Frank White Memorial Lecture

Thu 28 Sep 2023 5:30pm8:00pm


Staff House Road, UQ St Lucia
GHD Auditorium, Advanced Engineering Building (49)

On 28 September, UQ alumni, staff, industry partners, and friends gathered at The University of Queensland's St Lucia Campus to honor the legacy of Professor Frank T.M. White, a pivotal figure in mineral science and engineering. This inaugural event celebrated academia, innovation, and White's enduring impact, with attendees enjoying an engaging lecture, canapés, and networking opportunities. Below is the video recording of the lecture, capturing the essence of the evening's reflections and discussions.

About the lecture

During the mid-20th century, mineral science and engineering educator Professor Frank T.M. White played an influential role in his field, respected for his knowledge, experience, and advocacy, including related issues such as its health, safety and social impacts. He looked at mining and metallurgy though a wider lens than was common during his time, embracing the need to promote diversity and sustainability. The address traced his contributions, from Australia’s goldfields, to the Fiji department of mines, to mining rehabilitation in post-War Malaya, then as Founding Professor of mining and metallurgical engineering at UQ. While he went on from UQ to rejuvenate mining engineering and applied geophysics at McGill University, it was at UQ where “his heart and soul” found greatest expression, especially the UQ Experimental Mine, which became the platform for JKMRC, and in his inspirational role in establishing International House. Applying his father's life as a framework, UQ alum Dr Franklin White addressed the challenges of a first mover, issues of specialization and the role of generalists, the essence of leadership, human development and environmental concerns, the stigma surrounding extractive industries, and the compelling need to respond.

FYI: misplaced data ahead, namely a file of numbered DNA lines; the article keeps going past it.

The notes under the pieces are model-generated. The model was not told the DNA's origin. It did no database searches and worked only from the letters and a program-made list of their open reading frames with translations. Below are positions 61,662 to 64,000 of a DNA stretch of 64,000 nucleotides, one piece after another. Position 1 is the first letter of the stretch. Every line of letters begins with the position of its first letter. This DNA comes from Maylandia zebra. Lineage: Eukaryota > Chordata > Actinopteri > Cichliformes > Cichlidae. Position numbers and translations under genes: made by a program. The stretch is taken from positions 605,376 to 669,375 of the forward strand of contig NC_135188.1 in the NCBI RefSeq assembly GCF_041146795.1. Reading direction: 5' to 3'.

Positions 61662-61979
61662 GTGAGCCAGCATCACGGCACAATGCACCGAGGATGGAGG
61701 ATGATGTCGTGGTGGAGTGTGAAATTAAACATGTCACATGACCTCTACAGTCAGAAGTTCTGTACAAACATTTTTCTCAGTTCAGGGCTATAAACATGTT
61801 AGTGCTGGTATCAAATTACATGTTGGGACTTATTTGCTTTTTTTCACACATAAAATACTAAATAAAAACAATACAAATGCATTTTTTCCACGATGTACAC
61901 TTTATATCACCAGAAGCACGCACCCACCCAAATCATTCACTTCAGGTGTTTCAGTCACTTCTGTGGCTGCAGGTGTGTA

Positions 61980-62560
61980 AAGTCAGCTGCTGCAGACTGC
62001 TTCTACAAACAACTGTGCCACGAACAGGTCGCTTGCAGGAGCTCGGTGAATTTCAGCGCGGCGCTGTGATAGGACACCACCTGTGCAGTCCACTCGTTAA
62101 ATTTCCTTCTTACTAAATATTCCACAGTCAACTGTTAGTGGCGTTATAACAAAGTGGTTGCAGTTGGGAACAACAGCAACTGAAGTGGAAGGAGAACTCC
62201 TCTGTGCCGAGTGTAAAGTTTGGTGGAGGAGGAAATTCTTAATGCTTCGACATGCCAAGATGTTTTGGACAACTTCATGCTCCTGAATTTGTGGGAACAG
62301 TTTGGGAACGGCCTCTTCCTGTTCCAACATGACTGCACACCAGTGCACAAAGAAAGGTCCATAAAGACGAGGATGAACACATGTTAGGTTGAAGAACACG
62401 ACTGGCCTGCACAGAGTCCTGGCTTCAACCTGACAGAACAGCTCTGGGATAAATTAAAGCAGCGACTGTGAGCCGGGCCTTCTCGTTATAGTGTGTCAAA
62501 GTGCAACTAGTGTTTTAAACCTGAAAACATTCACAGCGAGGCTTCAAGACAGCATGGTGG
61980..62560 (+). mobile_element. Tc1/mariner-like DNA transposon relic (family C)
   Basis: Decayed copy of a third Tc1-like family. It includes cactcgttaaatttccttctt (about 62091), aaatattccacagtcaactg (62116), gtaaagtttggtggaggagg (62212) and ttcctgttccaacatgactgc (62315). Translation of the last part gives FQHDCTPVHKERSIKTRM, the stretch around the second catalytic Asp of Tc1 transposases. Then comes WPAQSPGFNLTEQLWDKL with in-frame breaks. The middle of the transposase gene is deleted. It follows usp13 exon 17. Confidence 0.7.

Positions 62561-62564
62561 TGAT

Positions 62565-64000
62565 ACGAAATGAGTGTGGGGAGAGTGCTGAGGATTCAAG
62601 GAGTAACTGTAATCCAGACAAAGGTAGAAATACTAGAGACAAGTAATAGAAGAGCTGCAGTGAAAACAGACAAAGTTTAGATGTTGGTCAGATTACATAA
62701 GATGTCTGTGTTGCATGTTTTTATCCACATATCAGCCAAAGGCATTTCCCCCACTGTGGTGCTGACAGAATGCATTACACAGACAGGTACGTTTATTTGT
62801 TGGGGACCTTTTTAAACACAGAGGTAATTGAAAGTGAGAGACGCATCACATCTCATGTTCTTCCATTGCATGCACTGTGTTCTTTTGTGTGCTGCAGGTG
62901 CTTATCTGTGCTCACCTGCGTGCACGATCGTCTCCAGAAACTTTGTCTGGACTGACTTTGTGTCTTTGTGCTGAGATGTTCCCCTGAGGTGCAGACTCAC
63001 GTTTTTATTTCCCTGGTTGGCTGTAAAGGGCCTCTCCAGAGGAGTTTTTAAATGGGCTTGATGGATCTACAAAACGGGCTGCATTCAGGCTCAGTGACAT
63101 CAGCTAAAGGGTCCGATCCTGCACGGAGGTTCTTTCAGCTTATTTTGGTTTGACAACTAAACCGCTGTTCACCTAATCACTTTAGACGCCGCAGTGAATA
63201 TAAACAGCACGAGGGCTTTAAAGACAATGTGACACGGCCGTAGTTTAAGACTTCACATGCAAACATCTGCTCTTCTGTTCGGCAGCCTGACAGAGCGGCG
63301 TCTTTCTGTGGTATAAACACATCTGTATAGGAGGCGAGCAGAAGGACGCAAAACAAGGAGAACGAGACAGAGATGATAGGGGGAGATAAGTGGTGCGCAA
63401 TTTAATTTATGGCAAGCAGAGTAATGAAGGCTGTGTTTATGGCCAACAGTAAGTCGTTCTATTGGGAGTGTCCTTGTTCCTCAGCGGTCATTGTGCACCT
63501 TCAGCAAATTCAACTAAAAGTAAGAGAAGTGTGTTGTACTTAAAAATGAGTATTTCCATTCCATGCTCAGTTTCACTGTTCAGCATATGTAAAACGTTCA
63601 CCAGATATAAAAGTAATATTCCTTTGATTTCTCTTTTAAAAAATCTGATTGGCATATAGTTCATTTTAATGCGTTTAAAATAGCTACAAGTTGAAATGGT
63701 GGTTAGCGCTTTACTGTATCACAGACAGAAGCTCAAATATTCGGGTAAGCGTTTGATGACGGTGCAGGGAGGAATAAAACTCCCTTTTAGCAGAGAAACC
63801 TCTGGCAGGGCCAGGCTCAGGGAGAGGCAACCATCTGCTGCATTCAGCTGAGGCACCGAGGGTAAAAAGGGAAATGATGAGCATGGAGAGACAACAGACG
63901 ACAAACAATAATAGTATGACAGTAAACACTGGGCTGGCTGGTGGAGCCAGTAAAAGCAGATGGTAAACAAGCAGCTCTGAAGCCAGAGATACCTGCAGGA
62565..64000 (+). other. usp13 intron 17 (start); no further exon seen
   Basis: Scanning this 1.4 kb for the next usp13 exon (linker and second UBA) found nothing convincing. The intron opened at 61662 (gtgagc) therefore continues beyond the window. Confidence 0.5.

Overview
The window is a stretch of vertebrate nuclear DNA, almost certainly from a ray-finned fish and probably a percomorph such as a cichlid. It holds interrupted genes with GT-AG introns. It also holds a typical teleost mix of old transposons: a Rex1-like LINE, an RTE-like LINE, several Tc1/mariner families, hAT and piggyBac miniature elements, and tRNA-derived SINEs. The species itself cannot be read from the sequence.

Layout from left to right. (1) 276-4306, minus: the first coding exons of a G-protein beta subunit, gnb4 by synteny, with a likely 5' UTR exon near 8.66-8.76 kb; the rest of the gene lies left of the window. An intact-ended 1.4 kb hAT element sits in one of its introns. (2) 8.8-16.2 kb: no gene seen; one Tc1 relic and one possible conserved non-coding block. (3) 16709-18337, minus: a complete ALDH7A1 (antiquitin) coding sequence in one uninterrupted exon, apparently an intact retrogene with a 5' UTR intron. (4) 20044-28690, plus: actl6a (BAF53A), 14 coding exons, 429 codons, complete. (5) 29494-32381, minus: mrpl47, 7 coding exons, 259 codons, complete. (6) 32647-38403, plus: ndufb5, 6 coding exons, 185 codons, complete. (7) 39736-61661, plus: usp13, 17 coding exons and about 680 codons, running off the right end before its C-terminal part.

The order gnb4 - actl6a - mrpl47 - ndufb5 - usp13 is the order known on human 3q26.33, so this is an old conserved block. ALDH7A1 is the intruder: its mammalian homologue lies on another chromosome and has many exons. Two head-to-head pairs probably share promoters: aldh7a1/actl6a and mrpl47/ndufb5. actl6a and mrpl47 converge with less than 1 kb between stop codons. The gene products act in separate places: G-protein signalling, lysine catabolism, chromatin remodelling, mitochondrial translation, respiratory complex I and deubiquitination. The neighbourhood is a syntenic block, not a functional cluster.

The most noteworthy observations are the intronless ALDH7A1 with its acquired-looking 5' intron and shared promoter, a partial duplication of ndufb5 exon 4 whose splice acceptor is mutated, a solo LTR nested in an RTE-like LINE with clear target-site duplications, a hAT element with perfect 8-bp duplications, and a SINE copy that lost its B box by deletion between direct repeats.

Keynote speaker: Dr Franklin White

Author of “Miner with a Heart of Gold”, Franklin White grew up talking geology, mining, metallurgy, and educational development over the dining room table. During his medical and public health studies in Australia, Canada and the UK, he worked summers in industry-related posts, and has followed the field with a special interest in its historical development. A significant portion of his career has addressed environmental and occupational health, including epidemiological investigations and as a grantee with the US National Institutes of Health and other agencies. Now an Adjunct Professor with Dalhousie University, he has held two endowed chairs, several senior operational posts, and for a recent 15-year period ran his own international consulting firm. He is recipient of a Breakthrough Award for Creativity from the Academy for Educational Development, and a Medal of Honor from the World Health Organization regional office for the Americas

RSVP via the registration link at the top of the page by 20 September to secure your place at this landmark event. Don't miss this chance to honor a visionary trailblazer and explore the future through the lens of the past.


EAIT Advancement